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We are proud to announce that our Research Fellow, Max Crispin, has been granted a Professorship at the prestigious University of Southampton, a leading centre of cancer research, where he will continue work funded by the charity to develop new treatments against secondary breast cancer.

Professor Crispin, developing new treatments against secondary breast cancer

Professor Max Crispin

Professor Crispin, who will be an Associate Member of the new Centre of Cancer Immunology at the University of Southampton, explains: “The Antibody and Vaccine Group (AVG) in Southampton, along with an extensive network of clinical, commercial and academic partners, has been at the forefront of the antibody field since the 1970’s; providing ideas, reagents and mechanistic understanding for antibody immunotherapy. Moreover, the Cancer Sciences Unit at Southampton, alongside excellent clinical collaborators based at Southampton General Hospital, the CRUK Centre and the Clinical Trials Unit have translated many of these findings into improved treatments for patients. Within the next few months, our team will relocate to the UK’s first dedicated Centre to cancer immunology research. This amazing new Centre and my appointment as Professor will greatly benefit the secondary breast cancer drug development programme that is being funded by Against Breast Cancer.

Professor Crispin and his team of biochemists at the University of Oxford were awarded a 4-year grant in 2015 to design drugs that attach to 2 different molecular structures that should only be found together on cancerous cells and not on healthy cells. This cell-targeting approach labels the cancerous cells as dangerous and allow the bodies’ own immune system to destroy them, which should minimise side effects as healthy cells are ignored. These new drugs, termed ‘bi-specific antibodies’ could improve upon current treatments for secondary breast cancer for which there is currently no cure.

Dr. Nicola Winstone, Research Manager agrees: “We’re delighted that Professor Crispin’s diligence and expertise have been recognised in this way and we are looking forward to seeing the results of the next phase of drug development at Southampton. All being well, by 2019 these experimental drugs could be ready for testing in people who have secondary breast cancer that is resistant to current treatments”.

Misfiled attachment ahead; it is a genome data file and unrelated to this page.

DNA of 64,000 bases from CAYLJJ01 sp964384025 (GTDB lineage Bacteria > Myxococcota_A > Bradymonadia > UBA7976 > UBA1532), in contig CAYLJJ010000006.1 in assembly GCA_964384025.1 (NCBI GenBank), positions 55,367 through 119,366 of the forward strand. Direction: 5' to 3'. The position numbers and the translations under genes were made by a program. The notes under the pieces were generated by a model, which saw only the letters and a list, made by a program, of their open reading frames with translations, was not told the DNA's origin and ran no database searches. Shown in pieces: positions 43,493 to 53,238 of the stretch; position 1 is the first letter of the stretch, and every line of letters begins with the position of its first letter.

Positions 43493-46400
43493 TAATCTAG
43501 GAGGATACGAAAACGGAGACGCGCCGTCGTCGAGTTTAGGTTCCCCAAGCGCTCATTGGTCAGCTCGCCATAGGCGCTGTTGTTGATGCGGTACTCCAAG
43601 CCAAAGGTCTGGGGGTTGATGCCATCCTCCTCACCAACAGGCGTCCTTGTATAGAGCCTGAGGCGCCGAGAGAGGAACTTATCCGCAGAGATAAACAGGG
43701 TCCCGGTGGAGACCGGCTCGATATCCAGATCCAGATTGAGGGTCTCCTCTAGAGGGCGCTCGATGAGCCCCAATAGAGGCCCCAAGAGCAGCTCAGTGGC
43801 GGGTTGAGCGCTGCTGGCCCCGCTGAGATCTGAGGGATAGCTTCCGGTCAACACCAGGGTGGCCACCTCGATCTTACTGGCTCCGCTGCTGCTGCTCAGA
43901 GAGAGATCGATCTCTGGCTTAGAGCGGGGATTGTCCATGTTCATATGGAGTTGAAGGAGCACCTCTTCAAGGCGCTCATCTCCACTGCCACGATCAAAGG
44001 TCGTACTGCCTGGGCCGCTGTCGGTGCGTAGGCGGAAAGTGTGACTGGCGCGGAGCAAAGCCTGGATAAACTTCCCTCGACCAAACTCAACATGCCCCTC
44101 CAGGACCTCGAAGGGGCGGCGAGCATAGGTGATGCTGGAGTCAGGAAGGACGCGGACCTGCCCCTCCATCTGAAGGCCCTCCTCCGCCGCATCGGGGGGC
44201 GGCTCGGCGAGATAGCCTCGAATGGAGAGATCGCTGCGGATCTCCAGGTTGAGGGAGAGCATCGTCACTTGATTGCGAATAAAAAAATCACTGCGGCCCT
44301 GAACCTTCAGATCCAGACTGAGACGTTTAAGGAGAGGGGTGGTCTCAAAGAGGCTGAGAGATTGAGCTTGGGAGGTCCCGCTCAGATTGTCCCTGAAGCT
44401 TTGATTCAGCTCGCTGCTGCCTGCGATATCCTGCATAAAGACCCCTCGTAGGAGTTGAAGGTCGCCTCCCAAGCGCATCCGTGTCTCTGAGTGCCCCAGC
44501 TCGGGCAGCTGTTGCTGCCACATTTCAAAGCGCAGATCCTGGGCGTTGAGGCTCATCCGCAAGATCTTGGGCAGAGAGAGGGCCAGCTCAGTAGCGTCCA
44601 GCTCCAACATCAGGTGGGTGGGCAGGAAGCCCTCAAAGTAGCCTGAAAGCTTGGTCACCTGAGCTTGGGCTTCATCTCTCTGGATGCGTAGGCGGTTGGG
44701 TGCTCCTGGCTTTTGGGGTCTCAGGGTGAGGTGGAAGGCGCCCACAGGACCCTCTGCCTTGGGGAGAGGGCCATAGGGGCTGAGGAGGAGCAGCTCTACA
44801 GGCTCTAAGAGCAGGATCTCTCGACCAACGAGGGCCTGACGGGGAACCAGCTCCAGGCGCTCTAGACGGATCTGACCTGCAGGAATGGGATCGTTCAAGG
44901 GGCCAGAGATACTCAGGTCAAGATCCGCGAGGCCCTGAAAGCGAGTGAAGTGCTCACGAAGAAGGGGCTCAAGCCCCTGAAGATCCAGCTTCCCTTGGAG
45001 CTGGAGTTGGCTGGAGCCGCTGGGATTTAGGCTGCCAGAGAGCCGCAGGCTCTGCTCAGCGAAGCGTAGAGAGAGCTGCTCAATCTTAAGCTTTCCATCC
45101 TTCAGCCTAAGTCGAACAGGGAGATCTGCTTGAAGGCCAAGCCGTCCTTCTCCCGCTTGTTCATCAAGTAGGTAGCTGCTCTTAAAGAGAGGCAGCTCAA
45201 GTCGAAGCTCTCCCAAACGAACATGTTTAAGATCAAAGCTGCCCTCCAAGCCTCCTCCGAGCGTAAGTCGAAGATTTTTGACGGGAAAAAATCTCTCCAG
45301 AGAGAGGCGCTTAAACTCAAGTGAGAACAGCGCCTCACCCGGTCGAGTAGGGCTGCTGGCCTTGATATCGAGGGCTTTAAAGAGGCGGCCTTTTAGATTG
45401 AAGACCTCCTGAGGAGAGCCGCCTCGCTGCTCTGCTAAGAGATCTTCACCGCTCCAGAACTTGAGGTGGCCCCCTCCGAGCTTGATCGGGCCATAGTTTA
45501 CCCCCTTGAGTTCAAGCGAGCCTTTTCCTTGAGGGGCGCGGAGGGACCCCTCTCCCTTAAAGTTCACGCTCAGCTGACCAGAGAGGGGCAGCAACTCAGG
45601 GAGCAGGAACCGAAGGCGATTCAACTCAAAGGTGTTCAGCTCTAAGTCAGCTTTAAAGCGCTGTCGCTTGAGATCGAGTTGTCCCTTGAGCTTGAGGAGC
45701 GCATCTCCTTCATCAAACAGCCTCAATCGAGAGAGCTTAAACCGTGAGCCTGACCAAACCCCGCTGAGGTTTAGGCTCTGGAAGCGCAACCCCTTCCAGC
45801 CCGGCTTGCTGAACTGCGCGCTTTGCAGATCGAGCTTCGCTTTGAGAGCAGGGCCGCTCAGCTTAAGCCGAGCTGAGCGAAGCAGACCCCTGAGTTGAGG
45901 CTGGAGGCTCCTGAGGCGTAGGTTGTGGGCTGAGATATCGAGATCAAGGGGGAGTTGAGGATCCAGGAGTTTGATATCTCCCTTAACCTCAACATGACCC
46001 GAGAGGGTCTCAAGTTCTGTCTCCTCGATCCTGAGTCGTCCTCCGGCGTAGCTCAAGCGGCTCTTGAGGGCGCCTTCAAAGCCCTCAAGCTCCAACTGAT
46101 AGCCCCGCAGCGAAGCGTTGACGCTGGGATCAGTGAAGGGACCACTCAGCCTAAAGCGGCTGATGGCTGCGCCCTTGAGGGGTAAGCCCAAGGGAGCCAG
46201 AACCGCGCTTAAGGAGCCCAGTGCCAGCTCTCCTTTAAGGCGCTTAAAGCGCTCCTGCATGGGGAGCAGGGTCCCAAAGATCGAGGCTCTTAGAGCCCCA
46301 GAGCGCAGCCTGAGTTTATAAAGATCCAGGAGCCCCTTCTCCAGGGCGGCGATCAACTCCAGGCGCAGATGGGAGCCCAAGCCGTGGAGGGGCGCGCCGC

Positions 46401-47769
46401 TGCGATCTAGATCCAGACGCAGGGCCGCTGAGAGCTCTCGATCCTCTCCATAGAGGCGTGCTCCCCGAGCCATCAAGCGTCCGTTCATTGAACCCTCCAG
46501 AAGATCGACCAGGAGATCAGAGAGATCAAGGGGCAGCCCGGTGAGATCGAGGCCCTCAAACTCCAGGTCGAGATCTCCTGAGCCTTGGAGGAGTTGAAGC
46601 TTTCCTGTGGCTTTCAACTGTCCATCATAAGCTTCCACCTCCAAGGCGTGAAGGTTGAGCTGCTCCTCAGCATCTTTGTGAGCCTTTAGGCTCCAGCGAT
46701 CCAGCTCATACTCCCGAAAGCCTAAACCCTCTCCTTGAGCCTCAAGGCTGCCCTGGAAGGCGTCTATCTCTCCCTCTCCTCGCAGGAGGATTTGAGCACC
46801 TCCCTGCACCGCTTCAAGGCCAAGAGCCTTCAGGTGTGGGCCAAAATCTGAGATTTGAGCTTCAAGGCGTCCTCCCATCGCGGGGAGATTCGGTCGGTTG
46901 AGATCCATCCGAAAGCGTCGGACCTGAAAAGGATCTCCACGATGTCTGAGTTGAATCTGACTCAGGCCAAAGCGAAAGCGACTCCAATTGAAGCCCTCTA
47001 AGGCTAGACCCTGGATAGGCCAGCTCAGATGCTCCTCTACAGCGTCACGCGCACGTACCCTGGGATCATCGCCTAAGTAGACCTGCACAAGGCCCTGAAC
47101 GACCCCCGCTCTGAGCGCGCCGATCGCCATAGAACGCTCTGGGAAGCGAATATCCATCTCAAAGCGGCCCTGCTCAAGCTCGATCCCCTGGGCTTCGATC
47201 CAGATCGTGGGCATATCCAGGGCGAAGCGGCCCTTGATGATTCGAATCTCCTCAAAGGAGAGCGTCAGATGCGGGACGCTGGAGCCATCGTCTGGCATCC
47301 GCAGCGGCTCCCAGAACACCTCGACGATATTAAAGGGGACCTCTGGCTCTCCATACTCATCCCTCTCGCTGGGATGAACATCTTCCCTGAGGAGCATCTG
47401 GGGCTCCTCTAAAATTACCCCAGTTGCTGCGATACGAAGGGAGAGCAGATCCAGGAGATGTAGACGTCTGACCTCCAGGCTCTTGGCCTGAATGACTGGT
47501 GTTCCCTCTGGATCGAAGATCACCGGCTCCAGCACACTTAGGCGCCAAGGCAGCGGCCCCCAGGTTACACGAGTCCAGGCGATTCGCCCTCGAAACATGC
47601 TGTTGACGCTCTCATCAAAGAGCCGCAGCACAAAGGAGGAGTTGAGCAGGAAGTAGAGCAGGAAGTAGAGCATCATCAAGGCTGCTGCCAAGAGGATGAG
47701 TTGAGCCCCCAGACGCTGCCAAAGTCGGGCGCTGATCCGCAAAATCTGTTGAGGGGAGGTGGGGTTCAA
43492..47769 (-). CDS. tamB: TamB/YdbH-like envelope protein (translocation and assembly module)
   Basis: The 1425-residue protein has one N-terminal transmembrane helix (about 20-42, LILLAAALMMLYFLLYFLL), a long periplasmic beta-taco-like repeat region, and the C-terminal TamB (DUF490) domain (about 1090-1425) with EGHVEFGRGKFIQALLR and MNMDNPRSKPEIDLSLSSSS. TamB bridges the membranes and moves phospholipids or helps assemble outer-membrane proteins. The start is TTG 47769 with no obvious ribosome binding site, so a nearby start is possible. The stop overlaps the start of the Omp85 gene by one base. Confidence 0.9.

Current antibody treatments bind a single molecule on cancerous cells, which means they work well in people with cancer cells that have lots of the target molecule present on the cell surface but they are not effective in treating cancers that display lower numbers of the target molecule. Antibody treatments may also stick to healthy cells that display the target molecule, which can result in serious side effects for the patient or require extra monitoring during treatment; in the case of the antibody drug Herceptin that targets HER2 and is used to treat HER2+ breast cancers, people with heart conditions often cannot receive this treatment as heart cells display HER2 on their surface (used to receive growth signals for normal cell growth and repair). By targeting 2 different elements on a cancer cell, scientists hope to circumnavigate these problems and create treatments that can be administered safely to a greater number of patients and be effective against different types of secondary breast cancer, and potentially other cancer types too.

Professor Crispin continues “We’re grateful to our colleagues at The Oxford Glycobiology Institute where this project began, and where we’ve overcome challenges to produce bi-specific antibodies in reproducible and scalable way, which is imperative to the next phase of drug development. We have made different versions of the antibodies that can recognise different pairings on a cancer cell to target them more specifically and ‘talk’ to different components of the immune system to increase their potency as required. Next, we will assess the effectiveness of these formats at Southampton to take the best candidates into human clinical trials”.

The Centre for Cancer Immunology at the University of Southampton is the first of its kind in the UK and is expected to open in the autumn. It will bring world leading cancer scientists under one roof and enable interdisciplinary teams to expand clinical trials and develop lifesaving drugs.

At least 1 in 4 breast cancer cases result in secondary spread, also called metastasis, advanced or stage 4 breast cancer which is diagnosed when breast cancer tumours are found in other parts of the body, commonly the lungs, liver, bones or brain. Current treatments aim to prevent further tumour growth and spread and to manage symptoms.